By Richard Chambers | March 26, 2012
Recent media coverage has focused on prosecutors who are scrutinizing a draft internal audit report from a globally recognized company in an attempt to determine whether company executives ignored or tried to conceal the report’s findings from the audit committee. The draft report flagged concern about the company’s compliance with U.S. anti-bribery laws, and whether anyone attempted to bury or hide the draft audit report. If so, prosecutors believe it could help show intent — a key element in obtaining criminal charges.
No criminal case should be “tried by blog,” and I will not focus on the specific case nor speculate about criminal wrongdoing. But an important internal audit issue is raised in cases such as this one that I think we, as a profession, need to talk about:
If an internal audit report is ignored or suppressed, whose fault is it?
One of the most fundamental roles of chief audit executives (CAEs) is to ensure that members of management and audit committees receive the information they need to make sound decisions. When someone prevents important internal audit findings from reaching the audit committee, it is an offense that undermines some of the fundamental tenets of our profession.
I recognize that many forces are at play when audit information is suppressed. The decision to censor or suppress important information rarely starts with the CAE. But despite any obstacles, clearly it is the responsibility and ultimate obligation of internal auditors to ensure that essential information gets to the audit committee, and that it is reported timely and in enough detail for management and the audit committee to take appropriate action. At times, it can be a difficult challenge — but it’s rarely impossible.
The International Standards for the Professional Practice of Internal Auditing (Standards) are clear: Reporting must include significant risk exposures and control issues, including fraud risks, governance issues, and other matters needed or requested by senior management and the board. Communications must be accurate, objective, clear, concise, constructive, complete, and timely. When the CAE believes that senior management has accepted a level of residual risk that may be unacceptable to the organization, the CAE must discuss the matter with senior management. If the decision regarding residual risk is not resolved, the CAE must report the matter to the board for resolution.
The Standards are clear. But to me, this issue is not just a matter of compliance with professional standards: It is a professional and moral obligation of the CAE to assure that the audit committee is advised if there is evidence that the organization may be a party to criminal wrongdoing.
Auditing is not always an easy profession. But when the going gets tough, the true audit professionals get going. We might do well to remember the example of Cynthia Cooper at WorldCom: When management tried to prevent internal audit from investigating certain matters, the auditors continued working secretly and at night when necessary to get the job done. I hope that if we were in the same situation, we all would have enough strength in our convictions to make a similar decision.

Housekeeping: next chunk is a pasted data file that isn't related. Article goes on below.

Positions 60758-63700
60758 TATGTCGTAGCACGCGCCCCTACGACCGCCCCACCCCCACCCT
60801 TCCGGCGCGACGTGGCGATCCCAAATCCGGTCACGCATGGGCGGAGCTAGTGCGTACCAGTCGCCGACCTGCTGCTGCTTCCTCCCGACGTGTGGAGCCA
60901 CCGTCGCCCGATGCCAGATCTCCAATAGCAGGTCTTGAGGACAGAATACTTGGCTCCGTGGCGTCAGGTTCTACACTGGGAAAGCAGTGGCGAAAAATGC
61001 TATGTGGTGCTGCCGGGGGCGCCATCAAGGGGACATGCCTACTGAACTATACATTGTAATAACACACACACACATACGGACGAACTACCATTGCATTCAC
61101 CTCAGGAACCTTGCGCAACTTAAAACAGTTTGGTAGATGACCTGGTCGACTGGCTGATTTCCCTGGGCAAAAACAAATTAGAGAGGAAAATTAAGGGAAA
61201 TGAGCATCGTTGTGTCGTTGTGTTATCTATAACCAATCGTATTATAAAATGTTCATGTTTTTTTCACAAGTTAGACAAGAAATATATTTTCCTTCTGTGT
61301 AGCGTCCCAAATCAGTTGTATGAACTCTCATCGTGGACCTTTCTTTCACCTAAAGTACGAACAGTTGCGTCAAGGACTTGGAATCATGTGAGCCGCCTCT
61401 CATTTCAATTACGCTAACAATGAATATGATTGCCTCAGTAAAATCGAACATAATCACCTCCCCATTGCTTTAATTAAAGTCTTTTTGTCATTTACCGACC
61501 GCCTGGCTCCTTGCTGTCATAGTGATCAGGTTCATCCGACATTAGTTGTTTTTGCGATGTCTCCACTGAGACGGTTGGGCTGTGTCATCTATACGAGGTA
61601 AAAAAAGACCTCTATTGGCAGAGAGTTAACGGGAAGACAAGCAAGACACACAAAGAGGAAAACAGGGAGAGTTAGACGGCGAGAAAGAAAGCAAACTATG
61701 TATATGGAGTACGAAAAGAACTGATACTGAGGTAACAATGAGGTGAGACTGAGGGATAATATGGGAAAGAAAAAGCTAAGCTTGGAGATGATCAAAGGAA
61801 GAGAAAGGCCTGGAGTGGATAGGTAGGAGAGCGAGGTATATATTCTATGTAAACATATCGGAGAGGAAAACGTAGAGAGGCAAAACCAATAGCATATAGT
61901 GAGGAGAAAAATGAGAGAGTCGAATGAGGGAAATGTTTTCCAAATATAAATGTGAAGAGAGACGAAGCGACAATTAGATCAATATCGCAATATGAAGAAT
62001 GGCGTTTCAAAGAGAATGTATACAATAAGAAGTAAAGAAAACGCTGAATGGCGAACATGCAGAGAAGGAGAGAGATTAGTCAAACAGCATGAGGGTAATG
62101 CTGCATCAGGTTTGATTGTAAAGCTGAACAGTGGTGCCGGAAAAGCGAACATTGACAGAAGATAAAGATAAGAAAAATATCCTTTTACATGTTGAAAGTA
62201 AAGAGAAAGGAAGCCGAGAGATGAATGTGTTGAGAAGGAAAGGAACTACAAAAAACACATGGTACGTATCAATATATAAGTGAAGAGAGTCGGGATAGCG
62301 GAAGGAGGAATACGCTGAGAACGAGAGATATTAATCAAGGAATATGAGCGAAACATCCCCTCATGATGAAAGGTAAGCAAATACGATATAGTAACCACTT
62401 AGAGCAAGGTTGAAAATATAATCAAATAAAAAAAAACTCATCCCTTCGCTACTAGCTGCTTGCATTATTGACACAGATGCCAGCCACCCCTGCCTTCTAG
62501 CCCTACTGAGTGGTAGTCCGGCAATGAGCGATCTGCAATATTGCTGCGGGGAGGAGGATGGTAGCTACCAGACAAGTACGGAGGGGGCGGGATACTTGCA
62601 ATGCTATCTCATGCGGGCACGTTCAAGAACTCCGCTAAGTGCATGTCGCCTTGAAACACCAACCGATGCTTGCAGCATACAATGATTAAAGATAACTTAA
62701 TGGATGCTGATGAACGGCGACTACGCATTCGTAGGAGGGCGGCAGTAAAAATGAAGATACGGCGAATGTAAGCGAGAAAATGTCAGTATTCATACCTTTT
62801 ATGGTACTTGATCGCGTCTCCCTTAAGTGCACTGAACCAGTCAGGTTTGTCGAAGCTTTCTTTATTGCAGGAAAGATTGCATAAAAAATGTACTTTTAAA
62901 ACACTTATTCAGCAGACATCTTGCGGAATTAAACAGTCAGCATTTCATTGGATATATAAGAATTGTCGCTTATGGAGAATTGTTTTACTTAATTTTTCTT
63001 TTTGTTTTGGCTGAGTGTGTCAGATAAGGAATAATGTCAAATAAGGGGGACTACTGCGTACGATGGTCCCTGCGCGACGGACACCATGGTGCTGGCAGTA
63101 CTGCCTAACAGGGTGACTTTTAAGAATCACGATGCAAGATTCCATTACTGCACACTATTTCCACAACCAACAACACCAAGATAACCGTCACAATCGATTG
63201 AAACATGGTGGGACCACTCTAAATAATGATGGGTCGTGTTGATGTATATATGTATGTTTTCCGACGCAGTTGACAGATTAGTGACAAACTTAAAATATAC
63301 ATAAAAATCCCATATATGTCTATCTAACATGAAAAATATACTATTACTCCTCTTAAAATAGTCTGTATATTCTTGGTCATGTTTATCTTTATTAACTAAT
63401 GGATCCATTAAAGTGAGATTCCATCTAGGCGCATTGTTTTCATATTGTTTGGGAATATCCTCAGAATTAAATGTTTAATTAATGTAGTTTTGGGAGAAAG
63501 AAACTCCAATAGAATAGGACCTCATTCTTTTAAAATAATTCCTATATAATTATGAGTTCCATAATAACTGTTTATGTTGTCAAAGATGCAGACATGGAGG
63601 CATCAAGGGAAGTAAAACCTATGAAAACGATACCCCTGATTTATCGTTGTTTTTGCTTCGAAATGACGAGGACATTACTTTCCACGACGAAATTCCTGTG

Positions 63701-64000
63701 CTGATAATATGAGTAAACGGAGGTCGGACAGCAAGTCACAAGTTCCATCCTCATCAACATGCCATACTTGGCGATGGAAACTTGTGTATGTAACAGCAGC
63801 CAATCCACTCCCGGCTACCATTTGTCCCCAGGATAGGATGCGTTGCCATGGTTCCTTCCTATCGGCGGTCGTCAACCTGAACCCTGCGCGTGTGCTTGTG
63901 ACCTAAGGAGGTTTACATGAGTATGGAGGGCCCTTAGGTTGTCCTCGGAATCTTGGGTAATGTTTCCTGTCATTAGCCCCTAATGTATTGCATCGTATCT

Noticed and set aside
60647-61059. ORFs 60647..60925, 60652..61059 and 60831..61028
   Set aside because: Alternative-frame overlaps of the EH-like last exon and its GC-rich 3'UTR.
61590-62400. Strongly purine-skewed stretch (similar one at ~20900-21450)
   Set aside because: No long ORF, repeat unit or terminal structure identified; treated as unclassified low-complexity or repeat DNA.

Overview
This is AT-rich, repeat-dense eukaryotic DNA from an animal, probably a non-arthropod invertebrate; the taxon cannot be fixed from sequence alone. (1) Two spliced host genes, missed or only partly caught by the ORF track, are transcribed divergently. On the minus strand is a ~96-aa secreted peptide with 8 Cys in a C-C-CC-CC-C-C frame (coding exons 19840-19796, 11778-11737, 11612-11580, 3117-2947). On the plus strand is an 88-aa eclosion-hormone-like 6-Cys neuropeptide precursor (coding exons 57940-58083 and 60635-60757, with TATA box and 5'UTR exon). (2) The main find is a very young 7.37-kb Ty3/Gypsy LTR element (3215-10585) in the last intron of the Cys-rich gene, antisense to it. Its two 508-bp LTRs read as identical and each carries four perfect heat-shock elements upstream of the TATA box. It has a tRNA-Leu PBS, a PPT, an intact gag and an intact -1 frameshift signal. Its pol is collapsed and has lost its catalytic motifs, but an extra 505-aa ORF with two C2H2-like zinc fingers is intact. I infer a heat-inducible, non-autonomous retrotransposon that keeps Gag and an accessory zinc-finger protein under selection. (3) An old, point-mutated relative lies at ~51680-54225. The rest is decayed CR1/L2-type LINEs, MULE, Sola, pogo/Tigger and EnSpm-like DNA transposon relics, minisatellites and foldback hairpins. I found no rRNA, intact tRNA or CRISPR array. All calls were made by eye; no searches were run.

That being said, I also believe that management and the audit committee bear some of the responsibility for ensuring free and open communications between auditors and the audit committee. In organizations where the audit committee rarely meets privately with the CAE, it may be time to rethink the meeting schedule. If reporting lines are not optimal for assuring internal audit independence, objectivity, and organizational stature, it may be time to reassess internal audit reporting relationships.
Other recent headlines also have created some discomfort for the internal audit profession. Although such cases are extremely isolated, we have nonetheless seen too many instances recently where internal auditors were implicated along with their company of fraud, corruption, or other wrongdoing. As a profession, there are things we can do to help avoid the rare incidences in which internal auditors are implicated in fraud or corruption. The IIA and the profession have a Code of Ethics and all IIA members and Certified Internal Auditors are expected to maintain compliance. We should continuously advocate for high-level ethics, leading by example to our management, boards, colleagues, and young professionals. It is up to all of us, individually and collectively, to uphold our commitment to ethical behavior. And if we work together with management and the audit committee to ensure that clear channels of communication are in place, there should never again be an article that alleges an internal audit report has been suppressed.